“Ya’ll don’t wanna help me.”
That was Michael’s response when we offered him lunch. It was a strange reaction from a man holding up a cardboard sign, his last decent meal as distant as the cars passing him by. We reassured him, and soon we were off to Waffle House.
Along the way we traded stories. His was harrowing. Childhood abandonment had made for a hard life in New Orleans, but even his small plot of solid ground was washed away when Hurricane Katrina left him on the streets. So when we began sharing the good news of Jesus with him, it was literally too good to be true.
“Yeah, maybe Jesus loves you, but not me,” he said, shaking his head. “I’m 55, homeless, and I got AIDS. He don’t love me. I just can’t believe it.”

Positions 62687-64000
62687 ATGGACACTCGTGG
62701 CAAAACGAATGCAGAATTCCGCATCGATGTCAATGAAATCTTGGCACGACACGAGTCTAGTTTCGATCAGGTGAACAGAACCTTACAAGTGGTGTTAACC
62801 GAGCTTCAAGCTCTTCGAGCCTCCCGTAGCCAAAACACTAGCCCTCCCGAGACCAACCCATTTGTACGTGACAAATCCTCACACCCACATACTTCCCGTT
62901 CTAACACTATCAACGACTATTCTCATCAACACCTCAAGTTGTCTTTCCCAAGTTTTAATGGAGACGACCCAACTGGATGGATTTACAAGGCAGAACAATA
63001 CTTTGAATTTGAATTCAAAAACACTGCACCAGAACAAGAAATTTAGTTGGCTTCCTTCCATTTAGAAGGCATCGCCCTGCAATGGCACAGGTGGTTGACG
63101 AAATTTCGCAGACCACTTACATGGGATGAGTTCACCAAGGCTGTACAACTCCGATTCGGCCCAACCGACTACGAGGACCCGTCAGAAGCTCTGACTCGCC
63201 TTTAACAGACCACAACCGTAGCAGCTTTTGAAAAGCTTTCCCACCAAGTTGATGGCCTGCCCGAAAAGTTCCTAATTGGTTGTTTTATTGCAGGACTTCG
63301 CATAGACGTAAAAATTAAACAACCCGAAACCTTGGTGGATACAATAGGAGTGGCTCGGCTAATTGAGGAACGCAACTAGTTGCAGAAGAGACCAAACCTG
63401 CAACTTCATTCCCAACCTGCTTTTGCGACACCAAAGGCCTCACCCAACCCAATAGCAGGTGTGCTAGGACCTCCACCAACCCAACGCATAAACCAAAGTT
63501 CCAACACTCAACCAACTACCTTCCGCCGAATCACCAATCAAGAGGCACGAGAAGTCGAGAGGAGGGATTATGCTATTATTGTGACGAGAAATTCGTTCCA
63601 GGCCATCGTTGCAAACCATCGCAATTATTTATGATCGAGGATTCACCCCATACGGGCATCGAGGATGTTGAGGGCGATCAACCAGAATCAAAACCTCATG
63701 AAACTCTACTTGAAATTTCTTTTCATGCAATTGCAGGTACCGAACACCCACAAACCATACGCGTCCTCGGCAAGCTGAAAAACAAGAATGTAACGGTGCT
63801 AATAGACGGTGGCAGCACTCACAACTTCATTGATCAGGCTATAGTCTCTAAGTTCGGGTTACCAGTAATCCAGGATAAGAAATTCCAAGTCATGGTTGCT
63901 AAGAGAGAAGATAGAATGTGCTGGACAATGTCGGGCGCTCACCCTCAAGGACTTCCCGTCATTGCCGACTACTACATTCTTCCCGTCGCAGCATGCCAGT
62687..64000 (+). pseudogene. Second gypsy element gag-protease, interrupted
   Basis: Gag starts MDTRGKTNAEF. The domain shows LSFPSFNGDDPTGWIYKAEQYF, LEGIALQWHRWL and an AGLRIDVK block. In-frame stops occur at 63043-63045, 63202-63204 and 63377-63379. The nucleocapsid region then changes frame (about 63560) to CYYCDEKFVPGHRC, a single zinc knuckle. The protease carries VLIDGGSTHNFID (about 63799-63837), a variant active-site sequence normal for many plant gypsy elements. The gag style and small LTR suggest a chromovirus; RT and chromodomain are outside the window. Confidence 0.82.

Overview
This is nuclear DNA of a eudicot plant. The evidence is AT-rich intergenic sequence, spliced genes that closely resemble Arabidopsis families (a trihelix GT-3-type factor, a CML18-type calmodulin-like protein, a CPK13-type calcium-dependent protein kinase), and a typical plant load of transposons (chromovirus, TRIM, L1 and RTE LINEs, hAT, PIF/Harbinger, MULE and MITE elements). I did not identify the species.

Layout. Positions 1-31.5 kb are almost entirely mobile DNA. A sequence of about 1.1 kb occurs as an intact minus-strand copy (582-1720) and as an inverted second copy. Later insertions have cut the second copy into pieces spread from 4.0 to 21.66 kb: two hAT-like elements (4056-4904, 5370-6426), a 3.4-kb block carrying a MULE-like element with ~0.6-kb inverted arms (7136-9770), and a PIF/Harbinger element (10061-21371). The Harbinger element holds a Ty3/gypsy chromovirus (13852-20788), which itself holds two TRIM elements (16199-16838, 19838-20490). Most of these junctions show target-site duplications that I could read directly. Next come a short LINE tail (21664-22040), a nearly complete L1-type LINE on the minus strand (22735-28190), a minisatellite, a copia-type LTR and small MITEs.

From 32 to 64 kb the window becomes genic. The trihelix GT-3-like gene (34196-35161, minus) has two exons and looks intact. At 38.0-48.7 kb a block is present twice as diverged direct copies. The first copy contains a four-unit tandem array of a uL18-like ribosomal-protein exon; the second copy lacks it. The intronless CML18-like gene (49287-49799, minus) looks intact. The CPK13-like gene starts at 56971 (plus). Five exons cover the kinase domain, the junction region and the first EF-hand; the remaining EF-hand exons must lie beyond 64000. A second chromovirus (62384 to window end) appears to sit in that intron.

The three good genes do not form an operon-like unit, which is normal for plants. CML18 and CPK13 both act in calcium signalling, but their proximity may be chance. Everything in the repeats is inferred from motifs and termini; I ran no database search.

Before parting ways we prayed for him, asking God to give him proof of his love, proof he couldn’t deny. When we finished, Michael got out of the car, then stopped in deep reflection.
“I want to tell you guys one more thing before I go,” he said finally. “My grandmother was from East Africa, and she believed in Jesus. And, well, I guess I’m from East Africa too.” Then he just walked away.
We were speechless. We had mentioned nothing about East Africa. We called out to him frantically and told him that we were actually moving to East Africa in just a few weeks to share with people about Jesus. His eyes widened and he jolted in disbelief. After a moment he gathered himself and looked back at us.
“That was my proof,” he said.
It is no longer because of what you said that we believe, for we have heard for ourselves, and we know that this is indeed the Savior of the world.